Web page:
 their expertise on the general curriculum.
 their knowledge of how the student is progressing in the
general curriculum.
 their ideas about positive behavioral interventions.
Special Educators and Related Service Providers bring to
the Team meeting:
 their expertise on disabilities, evaluation and assessment
 their ability to provide, design, and/or supervise special
education services in multiple environments.
What to Consider Before the IEP Meeting:
General Educator
1. Highlights of General Curriculum
2. Information Regarding General Education Environment
3. Classroom Management
4. Information Regarding Supplementary Aids and Services
5. Information Regarding Administration of State & DistrictWide Assessment
General Educators as IEP Team Members
1. Share information regarding the general curriculum as it pertains to
this student.
2. Share information regarding the general education classroom
environment as it relates to the student’s progress in the general
education curriculum.
3. Assist in developing effective classroom management techniques.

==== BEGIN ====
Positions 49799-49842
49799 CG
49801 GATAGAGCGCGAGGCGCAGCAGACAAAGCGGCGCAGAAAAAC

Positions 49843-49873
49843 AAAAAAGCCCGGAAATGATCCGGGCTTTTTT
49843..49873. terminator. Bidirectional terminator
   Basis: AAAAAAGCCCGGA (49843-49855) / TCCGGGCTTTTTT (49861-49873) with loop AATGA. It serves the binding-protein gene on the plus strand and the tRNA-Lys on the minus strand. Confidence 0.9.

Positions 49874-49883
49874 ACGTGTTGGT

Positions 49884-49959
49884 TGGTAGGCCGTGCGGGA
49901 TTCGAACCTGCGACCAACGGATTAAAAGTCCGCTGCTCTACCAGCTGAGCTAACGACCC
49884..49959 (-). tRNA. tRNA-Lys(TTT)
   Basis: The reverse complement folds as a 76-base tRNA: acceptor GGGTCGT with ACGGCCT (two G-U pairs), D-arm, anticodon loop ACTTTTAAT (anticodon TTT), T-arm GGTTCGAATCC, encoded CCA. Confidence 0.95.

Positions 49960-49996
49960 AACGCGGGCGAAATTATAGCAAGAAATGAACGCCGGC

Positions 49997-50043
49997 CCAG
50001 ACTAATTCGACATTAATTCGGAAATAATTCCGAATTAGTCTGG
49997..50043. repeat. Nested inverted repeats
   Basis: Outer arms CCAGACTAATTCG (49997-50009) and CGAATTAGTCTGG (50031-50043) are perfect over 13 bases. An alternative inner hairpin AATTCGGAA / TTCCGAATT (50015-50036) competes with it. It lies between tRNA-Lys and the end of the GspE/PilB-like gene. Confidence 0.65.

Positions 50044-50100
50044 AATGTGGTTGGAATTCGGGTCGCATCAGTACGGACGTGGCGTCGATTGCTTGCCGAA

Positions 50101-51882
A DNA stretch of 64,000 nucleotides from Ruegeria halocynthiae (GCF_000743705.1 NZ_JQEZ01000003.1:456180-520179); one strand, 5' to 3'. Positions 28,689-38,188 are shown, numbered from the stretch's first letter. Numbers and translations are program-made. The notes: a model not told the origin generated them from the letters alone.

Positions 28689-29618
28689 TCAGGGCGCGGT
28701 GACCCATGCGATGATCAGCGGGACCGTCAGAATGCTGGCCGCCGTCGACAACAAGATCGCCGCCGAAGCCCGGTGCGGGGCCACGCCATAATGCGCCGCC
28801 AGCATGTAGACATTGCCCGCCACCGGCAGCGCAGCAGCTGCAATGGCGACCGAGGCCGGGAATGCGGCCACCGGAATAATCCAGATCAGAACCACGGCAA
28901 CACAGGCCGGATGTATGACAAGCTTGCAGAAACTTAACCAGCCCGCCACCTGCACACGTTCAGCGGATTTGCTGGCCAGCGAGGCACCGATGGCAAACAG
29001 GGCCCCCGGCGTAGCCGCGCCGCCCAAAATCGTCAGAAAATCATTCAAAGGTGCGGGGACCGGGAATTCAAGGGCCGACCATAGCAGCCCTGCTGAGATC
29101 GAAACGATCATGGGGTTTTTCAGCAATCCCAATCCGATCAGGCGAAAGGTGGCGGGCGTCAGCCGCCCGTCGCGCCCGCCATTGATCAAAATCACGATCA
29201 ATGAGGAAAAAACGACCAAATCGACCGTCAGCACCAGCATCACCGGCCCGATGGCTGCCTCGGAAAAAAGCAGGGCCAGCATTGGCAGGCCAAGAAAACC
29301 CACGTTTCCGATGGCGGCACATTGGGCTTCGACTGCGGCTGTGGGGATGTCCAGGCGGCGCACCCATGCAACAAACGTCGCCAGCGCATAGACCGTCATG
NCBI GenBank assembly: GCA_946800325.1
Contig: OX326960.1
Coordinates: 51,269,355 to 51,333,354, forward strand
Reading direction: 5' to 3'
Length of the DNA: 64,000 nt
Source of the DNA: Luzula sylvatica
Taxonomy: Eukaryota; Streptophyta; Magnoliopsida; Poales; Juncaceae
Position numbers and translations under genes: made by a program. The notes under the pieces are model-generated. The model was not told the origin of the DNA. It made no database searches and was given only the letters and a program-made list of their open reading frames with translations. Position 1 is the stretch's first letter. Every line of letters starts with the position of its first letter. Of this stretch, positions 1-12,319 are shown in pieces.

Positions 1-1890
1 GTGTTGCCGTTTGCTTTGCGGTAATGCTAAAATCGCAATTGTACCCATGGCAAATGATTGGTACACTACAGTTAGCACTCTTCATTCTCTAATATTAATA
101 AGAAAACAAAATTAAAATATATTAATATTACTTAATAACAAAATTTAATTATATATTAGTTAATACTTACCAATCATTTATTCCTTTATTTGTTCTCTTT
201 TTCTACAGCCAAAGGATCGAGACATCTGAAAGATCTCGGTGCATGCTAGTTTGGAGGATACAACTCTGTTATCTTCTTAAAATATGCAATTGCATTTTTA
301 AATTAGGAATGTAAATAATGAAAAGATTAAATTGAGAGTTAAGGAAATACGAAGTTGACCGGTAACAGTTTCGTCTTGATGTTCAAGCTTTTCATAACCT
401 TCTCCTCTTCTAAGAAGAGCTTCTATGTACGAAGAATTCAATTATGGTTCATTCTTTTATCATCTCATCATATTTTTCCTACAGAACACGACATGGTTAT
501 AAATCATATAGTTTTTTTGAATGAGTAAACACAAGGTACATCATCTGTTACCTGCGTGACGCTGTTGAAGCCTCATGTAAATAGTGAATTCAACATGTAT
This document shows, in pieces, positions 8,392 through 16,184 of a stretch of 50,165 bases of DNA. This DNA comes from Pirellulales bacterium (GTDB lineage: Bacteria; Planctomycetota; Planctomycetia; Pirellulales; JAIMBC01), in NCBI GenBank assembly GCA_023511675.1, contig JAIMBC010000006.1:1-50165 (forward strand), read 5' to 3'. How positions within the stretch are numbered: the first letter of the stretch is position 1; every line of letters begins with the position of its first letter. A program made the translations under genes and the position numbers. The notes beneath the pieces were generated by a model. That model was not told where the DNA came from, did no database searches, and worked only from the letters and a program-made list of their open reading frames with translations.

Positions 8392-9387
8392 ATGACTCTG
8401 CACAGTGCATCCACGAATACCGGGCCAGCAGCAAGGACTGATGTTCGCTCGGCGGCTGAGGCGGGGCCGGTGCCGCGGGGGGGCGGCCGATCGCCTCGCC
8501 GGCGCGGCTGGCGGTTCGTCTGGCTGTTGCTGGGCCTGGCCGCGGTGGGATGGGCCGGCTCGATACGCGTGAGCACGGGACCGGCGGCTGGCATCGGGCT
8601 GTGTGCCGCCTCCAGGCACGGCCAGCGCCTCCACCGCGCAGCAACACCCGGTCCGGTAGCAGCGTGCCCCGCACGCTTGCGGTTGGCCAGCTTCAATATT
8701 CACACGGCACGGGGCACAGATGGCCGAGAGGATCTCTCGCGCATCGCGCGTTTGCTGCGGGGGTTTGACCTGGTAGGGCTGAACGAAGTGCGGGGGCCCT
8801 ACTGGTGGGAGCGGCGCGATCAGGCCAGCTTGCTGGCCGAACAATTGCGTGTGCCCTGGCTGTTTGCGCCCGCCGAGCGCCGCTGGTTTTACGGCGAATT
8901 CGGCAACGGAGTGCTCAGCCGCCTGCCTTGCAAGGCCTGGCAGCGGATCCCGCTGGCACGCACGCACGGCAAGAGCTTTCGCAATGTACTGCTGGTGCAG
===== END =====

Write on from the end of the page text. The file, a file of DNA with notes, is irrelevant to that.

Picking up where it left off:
Include positive behavioral interventions if needed.
4. Assist in identifying parent supports, classroom supports, teacher
supports and assistive devices needed for this student to be
successful. (Think beyond existing services.)
5. Share information about how this student should participate in state
and district-wide assessments.
What to Consider Before the IEP Meeting
Special Educator
1. Assessment Information - Academic & Behavioral Data
2. Information Regarding Present Level of Educational Performance
3. Suggestions Regarding IEP Goals
4. Information Regarding Supplementary Aids and Services
5. Information Regarding Administration of State & DistrictWide Assessment
6. If student is age 14 or older, assessment information for the
secondary transition planning process.
Special Educators as IEP Team Members
1. Share information about key evaluation results including progress toward
IEP goals (bring work samples, data, baseline info, etc.)
2. Share information regarding accommodations to the general curriculum
and specially designed instruction; share the continued need for the
accommodations and suggestions for expanding inclusion with nondisabled students.
3. Propose goal focus for each IEP goal related to the disability’s impact
listed in the PLEP; for students 14 and older related goal focus reflects
skills listed in the TPF related to the PS Vision.